Pink Salmon

by Eric K

The portability of the Daiwa Kiyose 30SF is such that I can have it with me at any given time. In the case of a recent trip to Minnesota's North Shore of Lake Superior the Kiyose hitched a ride in my fly fishing vest and proved itself capable of tackling the annual pink salmon run. The tributaries of Lake Superior are fast flowing freestone rivers and streams pushing deeply tannin stained waters into the crystal clear, foot numbingly cold body of the big lake. Thanks to a 1956 accidental introduction of the pink salmon, or humpies, north shore anglers have an opportunity to target these fast growing fall spawners.

The fishing isn't terribly difficult once the fish are found. However, they can be fickle and we spent many hours sight fishing dead drifted yarn egg patterns and bead-head nymphs to humpies that weren't interested. This is classic "chuck and duck" flyfishing. The angler adds split-shot until there is enough weight to keep the fly ticking along the rocky stream bed where these current loving fish hold and spawn. A large slow moving cold front brought with it a large volume of precip that raised the river levels along the shore, temporarily making the rivers unfishable. It also brought in salmon that had been staging at the mouths of these rivers and we found humpies in virtually all the streams we explored the following day. It also got them aggressive!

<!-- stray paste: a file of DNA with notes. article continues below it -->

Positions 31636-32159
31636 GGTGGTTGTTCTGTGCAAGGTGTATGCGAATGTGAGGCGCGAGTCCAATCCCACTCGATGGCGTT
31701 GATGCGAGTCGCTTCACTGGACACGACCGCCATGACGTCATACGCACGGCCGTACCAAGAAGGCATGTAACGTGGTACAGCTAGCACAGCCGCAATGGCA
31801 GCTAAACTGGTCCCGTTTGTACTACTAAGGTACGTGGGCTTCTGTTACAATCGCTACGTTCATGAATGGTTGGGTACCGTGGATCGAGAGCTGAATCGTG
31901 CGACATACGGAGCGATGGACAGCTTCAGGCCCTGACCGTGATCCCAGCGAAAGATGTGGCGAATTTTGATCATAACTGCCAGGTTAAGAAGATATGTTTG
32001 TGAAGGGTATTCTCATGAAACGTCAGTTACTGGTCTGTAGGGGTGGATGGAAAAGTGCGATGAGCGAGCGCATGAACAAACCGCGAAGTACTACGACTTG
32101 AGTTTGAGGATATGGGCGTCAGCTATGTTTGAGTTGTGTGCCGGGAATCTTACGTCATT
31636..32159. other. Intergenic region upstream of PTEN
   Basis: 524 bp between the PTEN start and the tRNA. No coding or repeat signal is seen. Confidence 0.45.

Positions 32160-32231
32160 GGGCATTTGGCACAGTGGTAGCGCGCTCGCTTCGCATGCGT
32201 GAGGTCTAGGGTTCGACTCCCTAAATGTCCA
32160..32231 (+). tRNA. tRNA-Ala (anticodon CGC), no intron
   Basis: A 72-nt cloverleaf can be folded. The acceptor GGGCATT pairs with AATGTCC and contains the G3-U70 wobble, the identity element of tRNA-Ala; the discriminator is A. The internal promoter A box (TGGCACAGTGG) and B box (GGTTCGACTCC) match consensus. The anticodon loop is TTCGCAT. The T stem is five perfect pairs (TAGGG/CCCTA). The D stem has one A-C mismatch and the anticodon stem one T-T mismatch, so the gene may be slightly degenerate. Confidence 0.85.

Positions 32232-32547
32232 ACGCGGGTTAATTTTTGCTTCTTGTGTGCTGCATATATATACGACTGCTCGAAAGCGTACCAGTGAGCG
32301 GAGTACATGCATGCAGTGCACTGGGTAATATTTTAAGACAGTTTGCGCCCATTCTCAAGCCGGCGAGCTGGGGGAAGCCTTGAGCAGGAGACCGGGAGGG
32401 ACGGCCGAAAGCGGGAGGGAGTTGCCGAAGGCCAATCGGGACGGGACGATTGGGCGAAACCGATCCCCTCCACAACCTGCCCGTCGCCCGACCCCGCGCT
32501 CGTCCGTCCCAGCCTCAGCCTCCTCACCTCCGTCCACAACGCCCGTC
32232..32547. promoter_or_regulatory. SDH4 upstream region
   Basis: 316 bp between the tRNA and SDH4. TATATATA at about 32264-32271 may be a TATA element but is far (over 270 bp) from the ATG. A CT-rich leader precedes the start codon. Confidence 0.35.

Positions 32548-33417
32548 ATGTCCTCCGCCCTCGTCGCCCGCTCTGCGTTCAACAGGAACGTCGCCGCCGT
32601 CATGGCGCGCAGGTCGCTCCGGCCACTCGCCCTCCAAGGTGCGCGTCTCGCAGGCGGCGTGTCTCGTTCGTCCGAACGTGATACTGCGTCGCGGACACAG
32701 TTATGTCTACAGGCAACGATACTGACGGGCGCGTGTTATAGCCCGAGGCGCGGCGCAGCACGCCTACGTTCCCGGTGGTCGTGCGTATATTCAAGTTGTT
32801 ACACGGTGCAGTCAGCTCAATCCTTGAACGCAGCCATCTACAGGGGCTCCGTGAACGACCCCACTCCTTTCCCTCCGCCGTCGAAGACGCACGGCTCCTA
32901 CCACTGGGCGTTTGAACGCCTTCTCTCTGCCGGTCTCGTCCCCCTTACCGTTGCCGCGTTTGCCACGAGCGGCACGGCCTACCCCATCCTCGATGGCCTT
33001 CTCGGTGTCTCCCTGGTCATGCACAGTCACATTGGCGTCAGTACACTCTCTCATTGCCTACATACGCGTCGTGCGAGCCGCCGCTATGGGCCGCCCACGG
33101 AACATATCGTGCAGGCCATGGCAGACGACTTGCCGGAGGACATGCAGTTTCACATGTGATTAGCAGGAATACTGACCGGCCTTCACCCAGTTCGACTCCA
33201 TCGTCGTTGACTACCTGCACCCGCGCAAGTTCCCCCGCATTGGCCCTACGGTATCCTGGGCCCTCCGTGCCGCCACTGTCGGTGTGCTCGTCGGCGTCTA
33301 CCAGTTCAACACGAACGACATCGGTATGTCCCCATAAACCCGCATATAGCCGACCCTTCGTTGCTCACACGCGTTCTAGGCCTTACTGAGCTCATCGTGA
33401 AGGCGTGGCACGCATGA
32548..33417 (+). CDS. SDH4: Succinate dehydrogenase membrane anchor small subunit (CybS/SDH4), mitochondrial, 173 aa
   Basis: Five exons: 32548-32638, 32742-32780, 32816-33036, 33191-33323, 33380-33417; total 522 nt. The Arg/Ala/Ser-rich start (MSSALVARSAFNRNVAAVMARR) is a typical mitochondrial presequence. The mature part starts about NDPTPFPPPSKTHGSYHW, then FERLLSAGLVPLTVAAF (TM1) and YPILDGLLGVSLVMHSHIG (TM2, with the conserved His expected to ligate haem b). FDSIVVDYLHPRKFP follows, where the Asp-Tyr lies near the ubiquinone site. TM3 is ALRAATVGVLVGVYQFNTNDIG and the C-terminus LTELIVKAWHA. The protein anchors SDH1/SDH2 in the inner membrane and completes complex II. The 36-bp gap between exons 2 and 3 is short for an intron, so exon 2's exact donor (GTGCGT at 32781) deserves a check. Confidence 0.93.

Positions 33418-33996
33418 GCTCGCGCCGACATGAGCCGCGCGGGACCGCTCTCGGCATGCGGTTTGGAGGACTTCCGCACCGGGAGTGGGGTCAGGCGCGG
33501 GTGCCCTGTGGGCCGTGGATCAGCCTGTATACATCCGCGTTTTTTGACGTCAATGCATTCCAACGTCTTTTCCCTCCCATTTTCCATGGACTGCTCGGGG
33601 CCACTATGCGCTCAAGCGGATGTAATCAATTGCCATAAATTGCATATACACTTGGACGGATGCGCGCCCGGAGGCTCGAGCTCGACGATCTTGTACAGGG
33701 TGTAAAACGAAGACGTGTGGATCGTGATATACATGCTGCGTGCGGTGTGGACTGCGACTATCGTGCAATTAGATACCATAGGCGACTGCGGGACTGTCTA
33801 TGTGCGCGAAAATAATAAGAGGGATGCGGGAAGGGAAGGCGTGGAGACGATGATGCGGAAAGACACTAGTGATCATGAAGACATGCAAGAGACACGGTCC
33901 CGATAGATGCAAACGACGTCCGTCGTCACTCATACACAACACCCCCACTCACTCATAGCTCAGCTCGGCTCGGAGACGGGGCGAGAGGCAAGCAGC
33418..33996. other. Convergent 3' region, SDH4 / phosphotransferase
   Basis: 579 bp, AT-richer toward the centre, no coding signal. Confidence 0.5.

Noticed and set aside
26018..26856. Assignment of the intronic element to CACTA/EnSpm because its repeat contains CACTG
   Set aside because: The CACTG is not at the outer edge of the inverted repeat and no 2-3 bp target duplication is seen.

The next day we sampled several rivers with our 6 weight flyrods and nymph rigs. I had it in the back of my mind that when I figured these fish out I would then have a go at them with the Kiyose. I routinely fish bead heads and weighted nymphs with the Kiyose in open water situations for larger fish, having landed several decent LM bass. But with the weight required to get a good drift in these fast moving freestone rivers, I was concerned that if I did hook a pink in that current that either my tippet would pop or the rod.

Expressing my doubts, my friend bet me $20 I couldn't land one! Of course now I was committed. After finding a perfect run, I set-up the Kiyose with a level flouro line and a short 4X tippet, having never used anything beefier than 5X on this rod. I fished a yarn egg pattern with two split shot 9" up the line. Casting was not graceful, but the rod put it where it needed to go every time. Seeing a good looking current break holding a hen, I drifted the fly into the break and held it back to settle behind a stone. She came forward 5", put her head down and took in the fly. That I managed to not flub the hook-set was amazing. That she ran down stream and rod nor line popped was even more so! While the Kiyose adroitly handled the fish, I monkied about for my net and slipped it behind her, letting the current push her into it. By no means a monster (MN state record around 3.5lbs), but at 14" or so she was healthy and strong and very fun to catch on this rod.

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"Be sure in casting, that your fly fall first into the water, for if the line fall first, it scares or frightens the fish..." -
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